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One of the tombs is explicitly identified as belonging to Darius I the Great. The other three are believed to be those of Xerxes I, Artaxerxes I, and Darius II. The tombs were looted following the conquest of the Achaemenid Empire by Alexander the Great.

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Persepolis

 

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Persepolis is one of the oldest and most famous historical sites that stands in Iran and is definitely one of the most impressive.

 During the Achaemenid Empire (550-330 BC) over 2000 years ago, Persepolis was the capital city of the Persian Empire. In Persian, Persepolis is called “Takhte Jamsheed” (the throne of Jamsheed) and is literally translated to “city of Persians.” The historically famous ancient ruins display Achaemenid style of architecture. It is believed that Cyrus the Great (“Koorosh” in Persian) chose the site for the city, but it was Darius (“Daryoosh”) who was responsible for building the palaces.

Darius ordered the construction of the Apadana Palace and the council hall (the Tripylon) and its surroundings. It was during the reign of Darius’s son Xerxes the Great (“Khashayar”) that the buildings were completed. The buildings at Persepolis include mainly military headquarters, treasuries, and reception halls.

The city of Persepolis was destroyed by Alexander the Great after he invaded Persia in 330 BC in revenge for the Persian king Xerxes destroying the Greek city of Athens.

If you want to visit Persepolis, you have to do a day trip and visit Pasargad and Naghshe Rostam (post to come) all in one day. Persepolis is also located about 2.5 hours away from Shiraz and only about 43 km from Pasargad.

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The “Persepolitan” stairway is a grand staircase that leads up to the main palace. The staircase is double sided and built symmetrically on the western side of the Great Wall.

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“The Gate of all Nations” consisted of a great hall with its entrance on the western wall. A pair of bulls with the heads of bearded men, Lamassus, stand by the western threshold. Another pair, with wings and a Persian head (Gopat-Shah), stands by the eastern entrance, to reflect the Empire’s power.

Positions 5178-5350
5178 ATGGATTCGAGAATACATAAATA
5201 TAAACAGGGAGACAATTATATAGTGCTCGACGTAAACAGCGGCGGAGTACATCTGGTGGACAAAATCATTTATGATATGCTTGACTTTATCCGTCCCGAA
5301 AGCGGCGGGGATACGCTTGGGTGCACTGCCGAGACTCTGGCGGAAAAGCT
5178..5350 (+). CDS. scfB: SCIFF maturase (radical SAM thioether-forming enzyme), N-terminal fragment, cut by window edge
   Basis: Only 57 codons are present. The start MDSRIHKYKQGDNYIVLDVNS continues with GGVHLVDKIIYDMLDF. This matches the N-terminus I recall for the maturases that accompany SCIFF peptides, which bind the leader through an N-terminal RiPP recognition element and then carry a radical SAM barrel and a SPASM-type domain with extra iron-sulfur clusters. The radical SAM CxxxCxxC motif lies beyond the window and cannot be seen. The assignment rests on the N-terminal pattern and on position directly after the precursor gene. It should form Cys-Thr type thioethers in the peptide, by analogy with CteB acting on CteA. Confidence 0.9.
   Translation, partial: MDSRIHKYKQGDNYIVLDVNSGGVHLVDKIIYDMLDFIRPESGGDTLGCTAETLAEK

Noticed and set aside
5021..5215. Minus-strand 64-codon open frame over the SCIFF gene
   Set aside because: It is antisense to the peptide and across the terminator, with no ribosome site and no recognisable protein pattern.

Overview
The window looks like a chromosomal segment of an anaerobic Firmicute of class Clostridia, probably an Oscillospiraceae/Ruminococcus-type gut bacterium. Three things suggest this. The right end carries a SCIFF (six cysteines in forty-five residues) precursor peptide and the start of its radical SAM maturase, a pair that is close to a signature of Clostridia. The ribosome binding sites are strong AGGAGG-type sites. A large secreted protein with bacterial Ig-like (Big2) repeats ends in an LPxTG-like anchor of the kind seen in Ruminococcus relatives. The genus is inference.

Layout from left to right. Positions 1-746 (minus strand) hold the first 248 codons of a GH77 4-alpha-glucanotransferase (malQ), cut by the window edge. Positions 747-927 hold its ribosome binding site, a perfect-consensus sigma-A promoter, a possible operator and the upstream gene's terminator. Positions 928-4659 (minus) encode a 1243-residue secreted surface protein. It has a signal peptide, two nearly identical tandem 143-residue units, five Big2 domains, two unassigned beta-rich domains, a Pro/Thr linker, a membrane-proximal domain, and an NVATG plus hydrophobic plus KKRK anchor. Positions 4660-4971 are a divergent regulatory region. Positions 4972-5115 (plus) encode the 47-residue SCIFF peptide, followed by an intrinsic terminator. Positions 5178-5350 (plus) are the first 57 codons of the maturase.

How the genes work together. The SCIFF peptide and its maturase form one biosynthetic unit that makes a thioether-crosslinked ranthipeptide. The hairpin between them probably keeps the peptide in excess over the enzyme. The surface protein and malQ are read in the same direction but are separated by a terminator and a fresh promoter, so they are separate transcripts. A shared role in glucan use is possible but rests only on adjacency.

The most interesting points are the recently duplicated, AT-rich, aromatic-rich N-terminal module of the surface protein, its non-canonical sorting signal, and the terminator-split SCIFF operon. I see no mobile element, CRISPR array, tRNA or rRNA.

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Achaemenid griffin at Persepolis.

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 Engravings of people bringing gifts for the king.

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 Engravings at Apanada hall depicting Persian soldiers wearing the rectangular hats and Median soldiers wearing the circular hats. Medians, or Medes, were ancient Iranian people who lived in North-west Iran who spoke the Median language.

DSC01099 DSC01107Persian and Median noblemen in friendly conversation, bringing gifts for the king.

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DSC01110An engraving on the Bas-relief of Persepolis on the grand staircase depicting the Zoroastrian tradition of Nowruz (new year): a bull (symbolizing the moon), fighting a lion (symbolizing the sun) which represents the beginning of Spring.DSC01081About a 15 minute hike up into the mountains from Persepolis’s main palace ruins lies the tombs of the kings of Persia during the time of the Achaemenid. 2 or 3 of these tombs within the mountain exist, and it is believed that kings such as Xerxes and Darius are buried within these mountains. I took the panoramic views of Persepolis from the top of the mountain.

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One of the most impressive features of Persepolis are the tall columns that have stood the test of time and war. One would wonder what sort of technology existed in 500 BC that allowed for the creation of these gigantic stone columns. 15 of the pillars are still intact today. You can tell how tall the pillars are by comparing them to the people at the bottom of the photo.